1. Clean often! Vacuum your home a couple of times a week. Sweeping will likely not help as the pollen grains are so tiny. You should also dust often to get that pollen and dust off of the surfaces. You can also vacuum out your air vents if you want to try to go the extra mile. But the payoff may not last long as more pollen will re-enter the air ducts quickly. Don’t forget to clean or change the filter in your vacuum cleaner.
2. Keep your windows closed. This goes for your home and your car. Homes are not air tight, and pollen also drifts in as you open your doors. So keep the house closed up as much as possible. Window screens may help block a little of the larger pollen, but overall it is small enough to fit right through the mesh.
3. You should run your air conditioner or even just your fan on your A.C. Your unit should have a filter on it that will help take out some of the pollen. You should change the filter a couple of times a month if you have bad allergies. Changing it about once a month is normal. There are special filters that block even small particles. They are the denser ones that are typically more expensive, but I’ve had A.C. repairmen tell me that those are not good for some units as it reduces the flow. If you want to try it, then call up and ask a specialist. You should also get your cabin air filter for your vehicle changed if you haven’t for a while. Warning… it can get a little pricey, and not all vehicles have cabin filters.
4. There are many small/medium plug-in air filter systems for your home. They are designed to help clear the air in one or two rooms. Be careful though. Some are very expensive, and some do not work that well at all. Some have filters that you can re-use and clean, but there are others that you have to buy. So do your homework. I’ve had 3 different filters in the past and all have been disappointments, but there are other folks that swear by them.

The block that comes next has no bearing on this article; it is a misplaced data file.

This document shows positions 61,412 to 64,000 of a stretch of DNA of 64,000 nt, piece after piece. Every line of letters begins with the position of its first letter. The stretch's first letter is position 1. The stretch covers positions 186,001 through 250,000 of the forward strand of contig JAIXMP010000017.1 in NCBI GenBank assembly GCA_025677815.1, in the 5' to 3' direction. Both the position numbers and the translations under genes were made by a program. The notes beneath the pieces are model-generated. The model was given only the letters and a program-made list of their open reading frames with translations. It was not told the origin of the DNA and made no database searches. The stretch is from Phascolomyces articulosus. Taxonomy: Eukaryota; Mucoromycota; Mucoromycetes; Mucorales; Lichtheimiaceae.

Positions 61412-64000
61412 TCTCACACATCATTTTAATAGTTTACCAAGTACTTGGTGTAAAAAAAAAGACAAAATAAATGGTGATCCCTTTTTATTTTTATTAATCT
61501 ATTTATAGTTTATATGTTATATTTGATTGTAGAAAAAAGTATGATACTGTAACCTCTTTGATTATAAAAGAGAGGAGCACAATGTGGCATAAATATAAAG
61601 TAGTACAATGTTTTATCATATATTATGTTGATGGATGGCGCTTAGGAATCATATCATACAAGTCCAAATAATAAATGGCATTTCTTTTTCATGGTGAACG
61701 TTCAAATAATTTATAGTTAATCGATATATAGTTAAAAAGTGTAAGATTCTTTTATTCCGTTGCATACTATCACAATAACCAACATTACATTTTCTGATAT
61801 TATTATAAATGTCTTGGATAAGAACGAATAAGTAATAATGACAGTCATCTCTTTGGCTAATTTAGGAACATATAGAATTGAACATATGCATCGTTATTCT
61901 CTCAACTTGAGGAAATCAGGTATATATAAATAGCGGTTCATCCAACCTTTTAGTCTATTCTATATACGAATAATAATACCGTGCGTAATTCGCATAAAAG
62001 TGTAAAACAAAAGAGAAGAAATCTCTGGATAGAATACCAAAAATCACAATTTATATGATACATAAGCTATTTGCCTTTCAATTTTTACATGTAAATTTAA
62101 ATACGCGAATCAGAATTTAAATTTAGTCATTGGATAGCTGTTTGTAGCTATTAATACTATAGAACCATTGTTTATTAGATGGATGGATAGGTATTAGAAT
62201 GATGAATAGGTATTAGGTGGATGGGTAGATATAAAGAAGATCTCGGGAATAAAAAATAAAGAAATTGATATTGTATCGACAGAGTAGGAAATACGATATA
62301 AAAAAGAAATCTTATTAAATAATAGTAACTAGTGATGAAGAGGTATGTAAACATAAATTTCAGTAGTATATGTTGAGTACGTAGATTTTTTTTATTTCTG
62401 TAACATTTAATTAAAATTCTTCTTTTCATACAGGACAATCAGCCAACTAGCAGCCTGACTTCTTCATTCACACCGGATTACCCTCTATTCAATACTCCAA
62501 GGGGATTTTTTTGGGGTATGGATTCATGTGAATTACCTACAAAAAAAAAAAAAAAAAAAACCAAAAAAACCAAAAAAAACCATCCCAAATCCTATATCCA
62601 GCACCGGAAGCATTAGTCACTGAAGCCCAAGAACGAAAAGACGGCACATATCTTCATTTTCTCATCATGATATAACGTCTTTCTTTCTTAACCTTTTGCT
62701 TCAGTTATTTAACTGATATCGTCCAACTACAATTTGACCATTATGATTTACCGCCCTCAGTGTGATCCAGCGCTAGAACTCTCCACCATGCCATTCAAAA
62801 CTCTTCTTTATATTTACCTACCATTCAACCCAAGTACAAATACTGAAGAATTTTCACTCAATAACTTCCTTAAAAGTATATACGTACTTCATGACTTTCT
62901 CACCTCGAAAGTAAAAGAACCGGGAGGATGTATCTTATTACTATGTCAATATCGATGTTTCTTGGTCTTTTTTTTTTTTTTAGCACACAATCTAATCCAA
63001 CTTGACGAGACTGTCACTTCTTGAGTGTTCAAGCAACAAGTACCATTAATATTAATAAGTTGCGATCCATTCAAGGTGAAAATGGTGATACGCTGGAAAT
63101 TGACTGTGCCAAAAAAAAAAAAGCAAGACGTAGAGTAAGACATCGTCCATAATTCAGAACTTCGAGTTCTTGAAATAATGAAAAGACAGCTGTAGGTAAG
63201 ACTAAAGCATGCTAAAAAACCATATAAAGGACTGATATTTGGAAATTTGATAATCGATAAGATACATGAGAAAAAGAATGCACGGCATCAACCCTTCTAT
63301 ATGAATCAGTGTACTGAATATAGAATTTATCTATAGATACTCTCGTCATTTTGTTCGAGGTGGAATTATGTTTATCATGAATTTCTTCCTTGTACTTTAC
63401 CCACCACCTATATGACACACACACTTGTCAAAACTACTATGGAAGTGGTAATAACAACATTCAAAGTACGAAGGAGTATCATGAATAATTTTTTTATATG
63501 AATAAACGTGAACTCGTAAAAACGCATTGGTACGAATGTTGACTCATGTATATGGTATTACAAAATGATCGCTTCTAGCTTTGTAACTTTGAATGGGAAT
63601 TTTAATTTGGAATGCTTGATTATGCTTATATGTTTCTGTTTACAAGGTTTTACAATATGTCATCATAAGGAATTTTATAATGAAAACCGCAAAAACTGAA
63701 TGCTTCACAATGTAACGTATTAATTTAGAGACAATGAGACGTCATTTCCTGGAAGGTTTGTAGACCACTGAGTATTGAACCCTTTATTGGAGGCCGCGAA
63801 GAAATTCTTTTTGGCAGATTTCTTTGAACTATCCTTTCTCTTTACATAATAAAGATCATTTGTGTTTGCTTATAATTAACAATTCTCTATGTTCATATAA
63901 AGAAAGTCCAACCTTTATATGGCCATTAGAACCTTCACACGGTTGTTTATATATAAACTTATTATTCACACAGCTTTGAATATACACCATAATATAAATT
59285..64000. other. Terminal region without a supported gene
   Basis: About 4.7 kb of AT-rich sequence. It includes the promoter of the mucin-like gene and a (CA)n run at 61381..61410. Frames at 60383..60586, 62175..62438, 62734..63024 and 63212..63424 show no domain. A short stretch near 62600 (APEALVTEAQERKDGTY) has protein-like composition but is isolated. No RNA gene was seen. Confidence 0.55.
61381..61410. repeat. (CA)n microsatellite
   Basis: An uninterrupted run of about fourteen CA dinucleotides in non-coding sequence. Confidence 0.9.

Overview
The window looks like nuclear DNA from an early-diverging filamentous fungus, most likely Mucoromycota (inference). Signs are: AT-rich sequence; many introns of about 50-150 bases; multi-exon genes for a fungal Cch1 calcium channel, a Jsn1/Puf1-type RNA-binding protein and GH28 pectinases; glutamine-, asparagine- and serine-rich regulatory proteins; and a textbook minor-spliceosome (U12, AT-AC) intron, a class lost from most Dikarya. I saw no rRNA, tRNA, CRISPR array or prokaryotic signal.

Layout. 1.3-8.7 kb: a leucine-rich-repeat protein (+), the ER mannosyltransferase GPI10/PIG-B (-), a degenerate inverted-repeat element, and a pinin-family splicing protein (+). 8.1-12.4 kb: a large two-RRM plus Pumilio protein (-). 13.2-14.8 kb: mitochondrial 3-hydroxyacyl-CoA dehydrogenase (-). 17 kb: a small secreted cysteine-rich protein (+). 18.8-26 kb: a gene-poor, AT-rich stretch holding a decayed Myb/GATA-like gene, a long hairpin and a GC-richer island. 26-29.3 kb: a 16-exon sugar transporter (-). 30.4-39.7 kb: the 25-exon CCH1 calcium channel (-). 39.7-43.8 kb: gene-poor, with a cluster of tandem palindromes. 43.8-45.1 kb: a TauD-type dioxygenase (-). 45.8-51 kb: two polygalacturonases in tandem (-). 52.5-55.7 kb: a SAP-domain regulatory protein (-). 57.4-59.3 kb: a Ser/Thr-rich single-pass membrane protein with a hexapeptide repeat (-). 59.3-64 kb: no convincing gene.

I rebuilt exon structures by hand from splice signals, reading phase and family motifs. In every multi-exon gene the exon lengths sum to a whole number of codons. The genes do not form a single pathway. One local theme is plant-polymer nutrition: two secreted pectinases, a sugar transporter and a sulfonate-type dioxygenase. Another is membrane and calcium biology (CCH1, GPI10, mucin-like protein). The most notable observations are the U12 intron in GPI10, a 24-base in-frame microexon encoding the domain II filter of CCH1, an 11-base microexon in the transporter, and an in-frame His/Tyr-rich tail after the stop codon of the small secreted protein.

5. Wash your bedding often. If you don’t want to keep doing laundry during the week, you can use or buy another set. Then just swap it out until you have time to wash again. The pillow cases are the most important. So maybe just swap those out. Wash the items in hot water to kill dust mites if you can. Careful! Some delicate fabrics can’t be washed in hot water.
6. There are many over the counter medications to help with allergies. Products with antihistamines will help. There are nasal sprays which can help to either clear sinuses and/or medicate the nasal area. There are eye drops that help with itchy red eyes. I have one with an antihistamine in it that really helps, but it does sting a little at first. Finally, there are many pills that you can also buy. Read the instructions carefully. There are some that can make you very drowsy. Many medications are not to be used for young children. If you do have young ones that are really suffering, then call your pediatrician. You can also go so far as to get tested for allergies. I got tested, and found that I was allergic to several things. Just know though that the process involves numerous tiny shots. And I mean numerous. The doctor has several prescriptions that can help. It’s also possible to get special allergy shots for the really bad sufferers. There are new medications coming out all the time. Check with your doctor or pharmacist to see if they are right for you.